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MySQL Connector/J Release Notes  /  Changes in MySQL Connector/J 5.1  /  Changes in MySQL Connector/J 5.1.20 (2012-05-01)

Changes in MySQL Connector/J 5.1.20 (2012-05-01)

Fixes bugs found since release 5.1.19.

Bugs Fixed

  • Important Change: This fix corrects an issue introduced in Connector/J 5.1.19 that caused connection errors with MySQL 4.1 and earlier servers. A java.lang.ClassCastException exception occurred during connection initialization when com.mysql.jdbc.ConnectionImpl.buildCollationMapping() interpreted the output of the SHOW COLLATION statement. (Bug #13958793)

  • Using Connector/J 5.1.19 in combination with JBoss could result in an error while establishing a connection: MySQLNonTransientConnectionException: Bad handshake. This issue occurred when using the old-style password hash, which requires the mysql_old_password plugin during handshake. A workaround was to replace the 16-byte hash with a 41-byte one, as explained in Password Hashing in MySQL. (Bug #13990612, Bug #64983)

  • A java.lang.StringIndexOutOfBoundsException exception could occur when manipulating date/time values with fractional seconds. (Bug #13960556)

  • A MySQLSyntaxErrorException could occur when calling certain methods while connected to a MySQL 5.6.5 or higher server. Affected methods included StatementImpl.execute() and PreparedStatement.execute(). The cause was the removal of the SET OPTION syntax in the MySQL Server. The methods were modified to use the newer SET syntax internally. (Bug #13955027)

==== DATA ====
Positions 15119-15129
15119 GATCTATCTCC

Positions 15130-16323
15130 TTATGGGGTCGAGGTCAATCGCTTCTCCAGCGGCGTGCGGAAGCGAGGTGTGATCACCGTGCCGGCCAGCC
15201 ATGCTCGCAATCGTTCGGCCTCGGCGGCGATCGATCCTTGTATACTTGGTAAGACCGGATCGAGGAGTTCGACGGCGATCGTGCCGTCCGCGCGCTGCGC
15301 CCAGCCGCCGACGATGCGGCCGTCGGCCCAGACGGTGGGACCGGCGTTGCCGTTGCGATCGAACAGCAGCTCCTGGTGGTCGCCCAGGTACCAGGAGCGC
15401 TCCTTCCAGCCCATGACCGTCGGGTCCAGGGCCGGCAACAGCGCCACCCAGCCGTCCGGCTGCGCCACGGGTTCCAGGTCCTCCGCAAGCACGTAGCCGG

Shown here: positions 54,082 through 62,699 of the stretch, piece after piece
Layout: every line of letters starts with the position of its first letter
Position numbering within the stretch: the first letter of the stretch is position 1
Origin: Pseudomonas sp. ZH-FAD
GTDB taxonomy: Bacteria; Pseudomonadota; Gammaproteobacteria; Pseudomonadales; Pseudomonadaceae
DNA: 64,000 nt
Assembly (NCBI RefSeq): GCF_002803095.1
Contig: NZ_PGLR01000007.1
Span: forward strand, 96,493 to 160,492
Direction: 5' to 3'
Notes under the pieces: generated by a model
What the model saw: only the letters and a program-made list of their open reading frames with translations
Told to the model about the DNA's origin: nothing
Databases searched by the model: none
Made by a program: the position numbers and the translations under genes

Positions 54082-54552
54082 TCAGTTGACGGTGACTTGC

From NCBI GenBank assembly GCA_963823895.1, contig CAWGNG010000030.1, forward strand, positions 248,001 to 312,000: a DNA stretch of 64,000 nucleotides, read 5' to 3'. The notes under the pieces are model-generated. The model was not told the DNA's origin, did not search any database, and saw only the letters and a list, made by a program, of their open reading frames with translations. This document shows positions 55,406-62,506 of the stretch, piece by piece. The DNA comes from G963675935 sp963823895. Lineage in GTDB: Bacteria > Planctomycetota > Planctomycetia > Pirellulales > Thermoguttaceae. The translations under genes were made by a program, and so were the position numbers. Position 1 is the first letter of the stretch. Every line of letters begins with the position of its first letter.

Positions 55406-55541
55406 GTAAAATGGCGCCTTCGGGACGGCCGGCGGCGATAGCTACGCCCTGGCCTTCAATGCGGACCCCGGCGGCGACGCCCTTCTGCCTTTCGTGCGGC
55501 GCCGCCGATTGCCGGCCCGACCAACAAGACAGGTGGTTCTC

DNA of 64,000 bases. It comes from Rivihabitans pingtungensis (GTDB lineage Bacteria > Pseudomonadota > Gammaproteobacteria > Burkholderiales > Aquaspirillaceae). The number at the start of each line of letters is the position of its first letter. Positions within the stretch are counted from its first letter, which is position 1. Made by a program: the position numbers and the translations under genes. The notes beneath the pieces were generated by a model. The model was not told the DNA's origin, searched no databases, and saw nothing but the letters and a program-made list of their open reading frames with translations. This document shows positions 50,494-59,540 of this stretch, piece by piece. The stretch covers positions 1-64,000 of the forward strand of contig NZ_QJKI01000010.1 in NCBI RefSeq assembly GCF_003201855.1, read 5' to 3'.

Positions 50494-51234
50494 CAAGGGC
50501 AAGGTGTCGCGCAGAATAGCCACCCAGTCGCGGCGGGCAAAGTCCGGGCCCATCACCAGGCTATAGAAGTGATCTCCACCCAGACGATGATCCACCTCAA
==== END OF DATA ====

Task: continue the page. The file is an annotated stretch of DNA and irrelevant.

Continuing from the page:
• The savepoint identifier generated by the java.sql.Connection#.setSavepoint() function could be misinterpreted as a floating-point number, for example values such as 123e10 or 123e10foo. Such values could cause replication errors on slave servers because the values are not quoted in the binary log. The fix ensures that the savepoint identifiers do not begin with digits. (Bug #11763271, Bug #55962)

  • If the string limit was used in a column name, prepared statements incorrectly treated the statement as if it used a LIMIT clause. For example, a prepared statement with maxrows set to 0 could incorrectly reuse the value from a previous call to setMaxRows(). This issue applied to both quoted and unquoted column names, and server-side and client-side prepared statements. (Bug #11748492, Bug #36478)

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